Scranton Nostalgia

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Next month will mark a year since I departed the 570, which is now weirdly also the 272. NEPA will always loom large in my memory. As a philosopher once put it, always we exist stretched between the future and the past. Nearly my whole past resides within NEPA, though each day I’m away that part recedes  a little. Nostalgia is a powerful drug, and it can be deceptive, but I don’t believe my happiest memories of Scranton are illusions.

When I began attending college, I was excited to go to Scranton, the big city. As a child, I loved going to there. It was where there was a restaurant in the shape of a ship. It was where the trains were. It was where I went to pick up new siblings.

Perhaps my earliest memory of Scranton was going there to pick up Michael and my mother from the hospital after he was born. Our family had one car, an ‘80s Toyota Tercel, and (I’m not making this up) when my parents secured all of us in our car-seats and shut the door, the door on the other side flew open, as if we were part of some giant Newton’s cradle.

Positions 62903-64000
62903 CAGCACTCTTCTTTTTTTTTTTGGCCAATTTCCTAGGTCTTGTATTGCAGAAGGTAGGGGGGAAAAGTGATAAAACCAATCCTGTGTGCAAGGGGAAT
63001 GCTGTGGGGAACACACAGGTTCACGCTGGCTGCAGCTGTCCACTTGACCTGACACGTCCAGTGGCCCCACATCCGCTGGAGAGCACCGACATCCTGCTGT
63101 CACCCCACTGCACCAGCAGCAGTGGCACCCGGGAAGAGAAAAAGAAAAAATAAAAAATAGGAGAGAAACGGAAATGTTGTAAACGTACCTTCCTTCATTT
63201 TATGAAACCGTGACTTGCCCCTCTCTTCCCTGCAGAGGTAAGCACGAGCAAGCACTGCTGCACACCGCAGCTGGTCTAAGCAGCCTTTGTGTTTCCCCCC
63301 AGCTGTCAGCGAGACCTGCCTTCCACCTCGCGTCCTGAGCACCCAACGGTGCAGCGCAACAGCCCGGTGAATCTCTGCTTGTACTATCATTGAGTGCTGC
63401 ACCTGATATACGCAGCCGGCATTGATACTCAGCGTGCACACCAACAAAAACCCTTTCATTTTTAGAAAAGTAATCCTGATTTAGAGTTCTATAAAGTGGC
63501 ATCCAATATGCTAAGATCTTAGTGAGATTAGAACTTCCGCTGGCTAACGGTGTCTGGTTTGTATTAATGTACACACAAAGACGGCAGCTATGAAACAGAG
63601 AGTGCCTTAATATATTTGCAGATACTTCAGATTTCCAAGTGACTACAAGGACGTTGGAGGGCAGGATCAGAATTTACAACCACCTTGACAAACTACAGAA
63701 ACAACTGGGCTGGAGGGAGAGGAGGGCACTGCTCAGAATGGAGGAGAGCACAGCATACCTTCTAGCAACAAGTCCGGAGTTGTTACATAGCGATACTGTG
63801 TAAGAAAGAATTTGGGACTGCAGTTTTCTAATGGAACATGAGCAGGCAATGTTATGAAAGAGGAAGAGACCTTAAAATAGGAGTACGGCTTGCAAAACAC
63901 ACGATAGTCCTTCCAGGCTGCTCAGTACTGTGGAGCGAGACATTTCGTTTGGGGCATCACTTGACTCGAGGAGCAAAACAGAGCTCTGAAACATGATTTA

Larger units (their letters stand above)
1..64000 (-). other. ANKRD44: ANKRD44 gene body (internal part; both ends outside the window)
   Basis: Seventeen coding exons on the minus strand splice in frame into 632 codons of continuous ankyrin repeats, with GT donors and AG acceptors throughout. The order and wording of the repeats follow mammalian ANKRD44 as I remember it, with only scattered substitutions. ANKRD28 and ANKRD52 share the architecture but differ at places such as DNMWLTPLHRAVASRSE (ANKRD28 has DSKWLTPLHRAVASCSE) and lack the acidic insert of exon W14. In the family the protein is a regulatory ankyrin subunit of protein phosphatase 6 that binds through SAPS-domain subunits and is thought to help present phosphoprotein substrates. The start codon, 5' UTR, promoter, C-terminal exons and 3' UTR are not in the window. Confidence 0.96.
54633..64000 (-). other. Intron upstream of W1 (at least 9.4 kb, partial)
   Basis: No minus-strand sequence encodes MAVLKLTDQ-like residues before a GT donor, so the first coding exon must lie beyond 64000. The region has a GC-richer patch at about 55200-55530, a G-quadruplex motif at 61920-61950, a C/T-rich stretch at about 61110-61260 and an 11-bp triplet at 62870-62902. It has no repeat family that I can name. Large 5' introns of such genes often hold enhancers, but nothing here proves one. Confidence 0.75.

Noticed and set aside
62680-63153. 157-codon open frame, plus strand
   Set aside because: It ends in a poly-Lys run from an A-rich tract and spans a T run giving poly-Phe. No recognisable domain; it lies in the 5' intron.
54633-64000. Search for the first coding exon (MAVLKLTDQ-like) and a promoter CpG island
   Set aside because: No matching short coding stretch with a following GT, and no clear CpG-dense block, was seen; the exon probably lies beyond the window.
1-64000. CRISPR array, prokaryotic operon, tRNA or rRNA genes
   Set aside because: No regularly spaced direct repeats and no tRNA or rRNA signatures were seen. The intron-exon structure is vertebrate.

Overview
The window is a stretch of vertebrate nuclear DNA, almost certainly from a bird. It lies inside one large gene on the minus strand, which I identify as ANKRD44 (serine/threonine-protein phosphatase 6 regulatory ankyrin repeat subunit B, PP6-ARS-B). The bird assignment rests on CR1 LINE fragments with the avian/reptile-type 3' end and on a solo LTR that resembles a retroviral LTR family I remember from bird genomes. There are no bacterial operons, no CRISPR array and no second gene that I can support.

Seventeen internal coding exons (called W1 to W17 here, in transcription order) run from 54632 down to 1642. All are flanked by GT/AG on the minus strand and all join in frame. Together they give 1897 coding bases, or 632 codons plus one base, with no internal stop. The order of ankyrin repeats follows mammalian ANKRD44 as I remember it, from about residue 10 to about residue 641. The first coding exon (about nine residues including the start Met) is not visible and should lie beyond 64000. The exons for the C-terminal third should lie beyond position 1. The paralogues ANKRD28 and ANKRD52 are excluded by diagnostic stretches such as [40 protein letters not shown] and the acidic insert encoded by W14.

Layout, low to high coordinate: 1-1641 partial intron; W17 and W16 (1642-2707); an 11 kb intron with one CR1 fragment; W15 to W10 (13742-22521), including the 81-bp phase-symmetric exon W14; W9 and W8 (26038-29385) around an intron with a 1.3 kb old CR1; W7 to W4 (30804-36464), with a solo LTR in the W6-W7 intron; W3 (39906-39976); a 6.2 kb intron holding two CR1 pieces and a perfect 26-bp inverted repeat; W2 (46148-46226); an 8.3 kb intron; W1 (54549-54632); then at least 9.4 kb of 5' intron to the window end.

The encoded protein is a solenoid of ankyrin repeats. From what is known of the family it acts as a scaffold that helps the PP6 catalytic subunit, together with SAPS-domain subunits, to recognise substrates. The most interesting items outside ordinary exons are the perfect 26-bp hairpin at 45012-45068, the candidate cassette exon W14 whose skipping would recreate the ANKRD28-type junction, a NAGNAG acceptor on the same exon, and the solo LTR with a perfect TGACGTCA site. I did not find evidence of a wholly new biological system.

During our freshman year at the U, Alisa and I spent hours exploring the city, and we were delighted to discover places like Northern Lights, Zummo’s,  Marquis Art and Framing, and Anthology Bookstore. Though the city’s coal age luster had almost completely wore off by the time we got there, the place retained some of its former splendor, and still does. You just have to seek it out.

On an SD card somewhere I have photos from one of our excursions downtown that year. We joked that that we wanted to  be “artsy,” so we donned scarves and drank “artisanal” coffee at N. Lights before exploring Scranton with our matching point-and-shoot cameras, looking to make details of the urban landscape. I submitted a few of those prints to “Esprit.” None of them made the cut.

That year was one of the happiest and most exciting times of my life. Scranton was an escape from our humdrum Olyphant existence, comprised mostly of our 13 years at a crappy school district and our entire lives in a spiritually abusive church. The world was widening, and our dreams came in the shape of the electric city.

If you can play Scranton, you can play anywhere.


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